Robert and Linda Sprague, Dawson, create large and small outdoor light displays. PHOTOS BY LIZA KESSEL/NDAREC
An elegant angel, smiling snowmen waving at passers-by or potatoes wearing Santa hats. It’s all part of the magical world of Robert and Linda Sprague, Dawson, members of KEM Electric Cooperative.
The owners of R&L Light Creations handcraft outdoor light displays for every holiday season, along with customized pieces for businesses across the state and customers across the country.
The business was started by George and Elaine Gross in Napoleon after the two saw similar displays during a trip to Branson, Mo.
Meanwhile, the Spragues, who live on their third-generation family farm near the shores of Lake Isabel, had a tradition of stringing Christmas lights on the evergreen trees lining their driveway each season. But as the trees grew larger, that task was becoming more difficult. So, the couple visited George and Elaine one afternoon to look at their light displays.
An ongoing conversation ensued. Then, one day, Robert came home with some news to share with Linda.
“He came home one day and he said, ‘We’re going to be buying the business from George and Elaine,’ ” Linda recalls.
The Spragues had already decided to leave the dairy business after 25 years, so Christmas came early in July 1999, when the couple purchased the business and renamed it R&L Light Creations.
Robert had studied to be a machinist before having to leave college to return to the farm when his father died. That training is valuable as he creates new designs on a jig in his workshop.
“When somebody comes and gives him a challenge to make something, that’s what he likes,” Linda says.
To create each piece, Robert first pencils the shape onto a cardboard pattern. He uses a jig to bend the one-quarter-inch steel rod by hand, heating it where sharp bends are needed. Then he welds the pieces together, painting the finished piece to protect it from the elements.
Then the piece moves into Linda’s portion of the shop. There, she clips colored lights onto the frame, covering it to create the details. A snowman is brightly lit with a red scarf, blue eyes and an orange nose. A leprechaun dances in golds and greens. A 14-piece nativity scene brings Christmas to life.
Linda patiently strings the 150 lights onto an angel, using LED strings of lights that last longer and will remain lit if just one bulb burns out.
“I love it,” Linda says of her lighting task. “You look at it and isn’t much, but when you get the lights on, it looks so nice.”
Linda will string more than 28,000 lights in a season, creating patterns with colored lights.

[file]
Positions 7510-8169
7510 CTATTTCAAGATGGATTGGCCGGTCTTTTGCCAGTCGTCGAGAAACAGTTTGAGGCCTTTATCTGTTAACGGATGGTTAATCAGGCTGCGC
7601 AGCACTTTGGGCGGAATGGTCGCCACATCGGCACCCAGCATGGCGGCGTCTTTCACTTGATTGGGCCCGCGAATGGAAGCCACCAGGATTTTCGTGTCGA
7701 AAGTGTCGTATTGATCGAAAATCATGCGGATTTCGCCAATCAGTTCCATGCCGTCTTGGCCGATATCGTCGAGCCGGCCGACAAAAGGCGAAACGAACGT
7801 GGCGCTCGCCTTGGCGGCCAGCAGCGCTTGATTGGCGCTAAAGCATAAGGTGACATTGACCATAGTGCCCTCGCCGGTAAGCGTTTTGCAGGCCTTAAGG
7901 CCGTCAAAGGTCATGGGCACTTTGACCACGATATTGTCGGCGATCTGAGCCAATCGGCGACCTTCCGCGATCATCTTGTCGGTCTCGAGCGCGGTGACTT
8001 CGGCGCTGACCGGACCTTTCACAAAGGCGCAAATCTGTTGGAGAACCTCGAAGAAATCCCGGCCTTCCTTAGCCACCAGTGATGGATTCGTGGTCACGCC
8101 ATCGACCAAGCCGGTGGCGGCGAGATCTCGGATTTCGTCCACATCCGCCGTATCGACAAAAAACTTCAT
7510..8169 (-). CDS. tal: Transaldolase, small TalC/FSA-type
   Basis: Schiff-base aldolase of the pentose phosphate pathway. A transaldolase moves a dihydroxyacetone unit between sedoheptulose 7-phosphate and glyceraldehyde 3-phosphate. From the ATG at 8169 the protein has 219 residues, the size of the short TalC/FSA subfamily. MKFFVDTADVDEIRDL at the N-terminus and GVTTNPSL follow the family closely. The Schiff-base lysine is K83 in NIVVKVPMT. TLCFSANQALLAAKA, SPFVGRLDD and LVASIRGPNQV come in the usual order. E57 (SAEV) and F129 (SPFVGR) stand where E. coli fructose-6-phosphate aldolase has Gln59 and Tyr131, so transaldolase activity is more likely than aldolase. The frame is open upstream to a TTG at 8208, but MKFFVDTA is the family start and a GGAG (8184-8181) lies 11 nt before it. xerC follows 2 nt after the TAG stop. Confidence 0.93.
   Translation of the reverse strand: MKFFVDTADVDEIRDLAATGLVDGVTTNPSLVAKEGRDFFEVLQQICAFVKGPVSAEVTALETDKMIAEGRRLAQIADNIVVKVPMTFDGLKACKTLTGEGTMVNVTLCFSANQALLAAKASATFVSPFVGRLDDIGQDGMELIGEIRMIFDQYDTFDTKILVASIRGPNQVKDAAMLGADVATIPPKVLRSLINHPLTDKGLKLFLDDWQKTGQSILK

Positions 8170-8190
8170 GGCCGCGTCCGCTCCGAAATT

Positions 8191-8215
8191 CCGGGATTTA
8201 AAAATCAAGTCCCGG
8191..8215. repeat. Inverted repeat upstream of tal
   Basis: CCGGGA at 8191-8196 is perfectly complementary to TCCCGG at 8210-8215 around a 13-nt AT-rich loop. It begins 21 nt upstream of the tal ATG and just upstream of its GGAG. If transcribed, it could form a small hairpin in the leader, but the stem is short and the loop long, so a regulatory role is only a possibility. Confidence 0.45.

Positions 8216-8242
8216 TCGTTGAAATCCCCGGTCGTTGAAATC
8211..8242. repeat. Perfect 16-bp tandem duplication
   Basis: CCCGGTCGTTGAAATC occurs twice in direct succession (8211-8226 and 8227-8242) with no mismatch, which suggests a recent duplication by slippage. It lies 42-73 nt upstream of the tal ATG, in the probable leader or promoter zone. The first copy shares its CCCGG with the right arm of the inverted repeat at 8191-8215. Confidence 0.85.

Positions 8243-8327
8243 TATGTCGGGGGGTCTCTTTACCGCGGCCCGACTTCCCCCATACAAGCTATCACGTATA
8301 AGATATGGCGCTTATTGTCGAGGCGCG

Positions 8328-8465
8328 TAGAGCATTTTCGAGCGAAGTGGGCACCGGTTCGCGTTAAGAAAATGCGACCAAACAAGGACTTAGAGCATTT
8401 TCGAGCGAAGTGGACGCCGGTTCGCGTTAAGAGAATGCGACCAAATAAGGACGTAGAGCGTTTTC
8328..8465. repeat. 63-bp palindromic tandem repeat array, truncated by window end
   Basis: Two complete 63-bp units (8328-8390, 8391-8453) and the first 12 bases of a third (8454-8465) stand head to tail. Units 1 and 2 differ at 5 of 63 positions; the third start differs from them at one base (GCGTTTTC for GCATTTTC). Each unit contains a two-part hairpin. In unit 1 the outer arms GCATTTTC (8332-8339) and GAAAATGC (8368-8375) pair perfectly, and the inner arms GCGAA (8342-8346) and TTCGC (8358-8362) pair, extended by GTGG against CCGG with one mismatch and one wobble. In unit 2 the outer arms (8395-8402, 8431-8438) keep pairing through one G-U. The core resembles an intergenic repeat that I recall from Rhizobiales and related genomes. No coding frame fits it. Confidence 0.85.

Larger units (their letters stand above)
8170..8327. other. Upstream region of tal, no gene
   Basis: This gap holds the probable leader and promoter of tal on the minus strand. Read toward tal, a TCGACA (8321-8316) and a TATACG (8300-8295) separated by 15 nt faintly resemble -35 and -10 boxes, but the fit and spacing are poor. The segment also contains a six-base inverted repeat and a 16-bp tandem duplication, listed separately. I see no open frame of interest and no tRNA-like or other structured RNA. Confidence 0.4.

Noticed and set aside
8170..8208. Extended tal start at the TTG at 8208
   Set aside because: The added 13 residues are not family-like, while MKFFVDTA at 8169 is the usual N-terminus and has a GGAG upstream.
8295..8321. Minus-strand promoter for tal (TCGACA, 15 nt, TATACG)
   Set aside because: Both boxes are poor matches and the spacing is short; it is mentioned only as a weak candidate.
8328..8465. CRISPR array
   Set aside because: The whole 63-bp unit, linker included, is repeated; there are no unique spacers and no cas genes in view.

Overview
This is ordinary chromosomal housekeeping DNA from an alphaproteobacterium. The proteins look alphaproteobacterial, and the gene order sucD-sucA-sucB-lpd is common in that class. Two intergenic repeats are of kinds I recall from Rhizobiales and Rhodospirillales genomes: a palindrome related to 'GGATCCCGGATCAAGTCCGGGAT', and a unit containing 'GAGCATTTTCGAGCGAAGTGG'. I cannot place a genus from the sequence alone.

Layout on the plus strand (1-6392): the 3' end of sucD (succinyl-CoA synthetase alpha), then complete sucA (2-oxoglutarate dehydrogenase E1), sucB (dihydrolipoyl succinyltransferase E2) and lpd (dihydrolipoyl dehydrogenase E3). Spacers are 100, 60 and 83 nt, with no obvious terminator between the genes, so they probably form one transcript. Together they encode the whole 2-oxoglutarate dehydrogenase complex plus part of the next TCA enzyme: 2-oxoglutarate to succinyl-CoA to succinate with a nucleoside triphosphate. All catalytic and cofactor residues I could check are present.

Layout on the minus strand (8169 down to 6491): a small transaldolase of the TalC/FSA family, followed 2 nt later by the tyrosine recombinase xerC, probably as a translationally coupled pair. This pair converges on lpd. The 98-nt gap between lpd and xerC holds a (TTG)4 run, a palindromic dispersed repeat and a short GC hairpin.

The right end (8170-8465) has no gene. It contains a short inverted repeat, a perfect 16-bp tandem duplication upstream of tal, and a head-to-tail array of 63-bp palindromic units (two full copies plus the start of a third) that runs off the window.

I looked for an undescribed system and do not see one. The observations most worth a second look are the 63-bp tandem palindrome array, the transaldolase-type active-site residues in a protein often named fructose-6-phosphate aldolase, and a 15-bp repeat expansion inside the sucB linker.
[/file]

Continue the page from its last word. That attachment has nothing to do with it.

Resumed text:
“It’s kind of a challenge,” she says.
With 30 or more patterns, the couple and one employee create scenes for Christmas, Valentine Day, St. Patrick’s Day, Halloween, Thanksgiving and Easter. They also customize pieces, which have included a spaceship pizza for a business in Minot, a potato with a Santa hat for a Jamestown business and a drugstore scene for another business.
“That was tedious and a lot of work, but it was beautiful when it was done,” Linda says about the drugstore.
They also patterned a yellow ribbon while their son was serving in Iraq, and a pink ribbon for National Breast Cancer Awareness Month. Their creations have been included in every city in North Dakota that has lights in a city park.
The couple joined Pride of Dakota when they purchased the business, attending their first showcase in Bismarck.
“Needless to say, I am kind of ashamed of what kind of booth we had the first year,” Linda says with a laugh. “We just took a nativity set and sat by the table and had our brochures. Well, you don’t do that.”
Then, Pride of Dakota sponsored a trip to a Canadian show, where they were able to see other booth displays.
“We came back with a lot of ideas and we knew we had to do something so our lights would show up,” Linda shares.
When they returned home, they created a booth lined with black.
“The lights show up much better,” Linda says.
Pride of Dakota was created in 1985 to create a state brand that would designate products made in North Dakota. Today, member companies - ranging from large companies with more than 100 employees to “mom-and-pop” operations - participate in the program.
Since their first foray into Pride of Dakota’s holiday showcases, the Spragues have attended nearly every showcase. With the Christmas season nearing, Robert and Linda spend more time in their shop, bending and lighting creative ornaments.
The life-size ornaments include a base, which can be weighed down with a sandbag or cement block. They withstand North Dakota’s wind and weather.
“We stand behind what we sell,” Linda says.
The R&L Light Creations display is a presence at all the Pride of Dakota holiday showcases this year. Visit the website at www.randllightcreations.net.
Luann Dart is a freelance writer and editor who lives in the Elgin area.